Boost logo

Boost :

Subject: Re: [boost] [git] Mercurial?
From: Martin Geisler (mg_at_[hidden])
Date: 2012-03-22 06:32:56

Thomas Heller <thom.heller_at_[hidden]> writes:

> On 03/21/2012 11:02 PM, Julian Gonggrijp wrote:
>> Thomas Heller wrote:
>> Unit-of-work commits make it easier to find and review past work,
>> reduce the burden on the developer to keep track of what they're
>> doing until they're ready to publish it, and enable you to keep
>> unfinished but versioned work around while working on other, more
>> publish-ready changes. Unit-of-work commits really help you to manage
>> and keep track of work, contrary to snapshot commits which mostly
>> just provide a backup facility.
>> This is way more generally applicable than you seem to be willing to
>> admit.
> Sure, this all makes perfect sense. But this is not restricted to a
> DCVS, this can be done any version control system (be it centralized
> or not). It is a matter of good habit.

Indeed -- working in SVN or Git makes no difference here: you can (and
should!) make small and self-contained commits in al systems.

>> You seem to suggest in addition that what we've been discussing here
>> has something to do with cans of worms. Do you actually intend to
>> suggest that unit-of-work commits introduce problems that don't exist
>> for snapshot commits?
> No, I am saying that altering history is dangerous! Which you
> described as one of the advantages of "the git approach".

Altering local (=unpublished) history can be convenient. It's considered
an advanced feature in Mercurial -- you need to enable extensions for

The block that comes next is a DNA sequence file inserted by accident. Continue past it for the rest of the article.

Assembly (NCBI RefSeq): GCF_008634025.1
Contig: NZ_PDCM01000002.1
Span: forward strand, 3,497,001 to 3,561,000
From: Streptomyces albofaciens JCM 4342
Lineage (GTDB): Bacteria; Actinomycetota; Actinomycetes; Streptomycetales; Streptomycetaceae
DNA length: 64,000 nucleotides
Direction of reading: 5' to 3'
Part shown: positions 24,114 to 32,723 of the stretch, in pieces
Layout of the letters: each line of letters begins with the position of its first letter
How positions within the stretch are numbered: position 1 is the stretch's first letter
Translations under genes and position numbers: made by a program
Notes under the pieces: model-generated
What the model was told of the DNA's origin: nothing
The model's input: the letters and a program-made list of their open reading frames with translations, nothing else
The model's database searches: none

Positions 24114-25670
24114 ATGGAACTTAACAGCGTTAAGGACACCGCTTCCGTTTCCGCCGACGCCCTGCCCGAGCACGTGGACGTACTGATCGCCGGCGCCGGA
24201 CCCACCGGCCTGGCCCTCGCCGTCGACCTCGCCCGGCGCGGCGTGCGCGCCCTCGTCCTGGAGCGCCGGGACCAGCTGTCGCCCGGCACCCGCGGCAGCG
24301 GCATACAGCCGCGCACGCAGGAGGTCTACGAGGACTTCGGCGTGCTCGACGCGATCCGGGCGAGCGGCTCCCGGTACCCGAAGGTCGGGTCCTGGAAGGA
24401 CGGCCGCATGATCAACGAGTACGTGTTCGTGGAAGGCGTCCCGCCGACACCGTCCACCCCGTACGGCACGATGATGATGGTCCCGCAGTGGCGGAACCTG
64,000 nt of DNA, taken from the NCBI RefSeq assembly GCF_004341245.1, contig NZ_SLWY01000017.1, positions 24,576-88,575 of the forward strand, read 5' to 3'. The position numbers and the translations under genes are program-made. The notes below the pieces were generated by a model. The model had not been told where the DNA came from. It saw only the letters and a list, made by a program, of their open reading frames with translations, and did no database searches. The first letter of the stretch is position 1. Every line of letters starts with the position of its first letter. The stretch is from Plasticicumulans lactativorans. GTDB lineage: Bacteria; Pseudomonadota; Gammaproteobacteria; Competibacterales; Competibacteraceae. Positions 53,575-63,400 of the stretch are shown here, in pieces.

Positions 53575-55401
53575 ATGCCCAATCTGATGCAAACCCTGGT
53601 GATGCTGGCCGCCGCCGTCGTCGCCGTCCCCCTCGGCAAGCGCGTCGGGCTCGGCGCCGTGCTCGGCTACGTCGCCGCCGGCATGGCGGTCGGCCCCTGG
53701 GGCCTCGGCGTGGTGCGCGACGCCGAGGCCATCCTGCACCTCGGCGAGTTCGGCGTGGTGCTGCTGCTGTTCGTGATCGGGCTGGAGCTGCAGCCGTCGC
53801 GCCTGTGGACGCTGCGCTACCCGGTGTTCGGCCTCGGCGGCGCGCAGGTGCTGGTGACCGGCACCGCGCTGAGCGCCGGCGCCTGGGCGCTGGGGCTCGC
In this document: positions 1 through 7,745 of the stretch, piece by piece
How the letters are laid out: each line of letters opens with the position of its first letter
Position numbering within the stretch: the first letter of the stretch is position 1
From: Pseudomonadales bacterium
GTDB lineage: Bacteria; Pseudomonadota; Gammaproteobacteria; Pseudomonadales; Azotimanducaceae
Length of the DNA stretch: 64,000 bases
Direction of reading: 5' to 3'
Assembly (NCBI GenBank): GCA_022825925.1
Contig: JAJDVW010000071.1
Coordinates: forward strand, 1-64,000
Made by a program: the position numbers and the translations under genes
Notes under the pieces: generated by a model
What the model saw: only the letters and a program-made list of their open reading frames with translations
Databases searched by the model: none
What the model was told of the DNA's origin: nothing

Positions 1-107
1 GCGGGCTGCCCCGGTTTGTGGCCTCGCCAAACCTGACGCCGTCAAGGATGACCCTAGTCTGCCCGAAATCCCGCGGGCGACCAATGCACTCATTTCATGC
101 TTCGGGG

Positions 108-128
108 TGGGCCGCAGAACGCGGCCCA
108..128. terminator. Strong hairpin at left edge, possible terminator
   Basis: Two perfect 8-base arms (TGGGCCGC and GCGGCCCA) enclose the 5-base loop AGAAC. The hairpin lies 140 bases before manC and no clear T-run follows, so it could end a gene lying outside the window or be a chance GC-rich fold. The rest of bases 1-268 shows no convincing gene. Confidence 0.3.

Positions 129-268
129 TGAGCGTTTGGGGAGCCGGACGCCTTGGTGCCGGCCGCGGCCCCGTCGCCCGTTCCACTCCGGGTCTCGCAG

this. Git has a *bias* towards more history rewriting since it comes
with these features enabled by default -- but it's still frowned upon if
you rewrite public history in git.

> In the context of boost, as a loosly coupled organisation, where i
> migh want to seemlessly switch, merge and whatever with other peoples
> work, this looks a serious problem. This is exactly the can of worms i
> was mentioning.

It's not a serious problem in practice. DVCS sounds like anerchy at
first, but it's not much different from a centralized setup. You have a
main repository (possibly on and things that are pushed there
are by definition final/immutable/frozen: they've been published and you
must assume that people depend on them.

So you just don't rewrite those changes. If you push there and find a
bug, then you do the same as in SVN: you make a new commit that fixes
the bug.

Collaboration with a DVCS is really a question of making incremental
append-only changes to a code base. That hasn't changed much from
centralized VCS. The D in DVCS does allows you to pull changes directly
from Alice or Bob if you like. That can be convenient for working on a
feature outside of the main repo. But when the changes go to the main
repo, they are just as immutable as in SVN.

> Or to formulate it differently: When is my public repository, which I
> intended for my use only, not private anymore?

In principle, it ceases to be private when you put it on a public
server, tell others about it, and they begin basing their own work on
your volatile changes.

If you publish a repository on GitHub and tell me about then I might
look at the commits there and give you feedback. If I'm not basing any
work on the changes, then it's no problem if you later destroy the
commits and even delete the repository.

But if you push the commits to a main repository on you cannot
just change your mind like that: you must expect that others will have
pulled the changesets and the cat is out of the bag.

Martin Geisler
aragost Trifork
Professional Mercurial support

Boost list run by bdawes at, gregod at, cpdaniel at, john at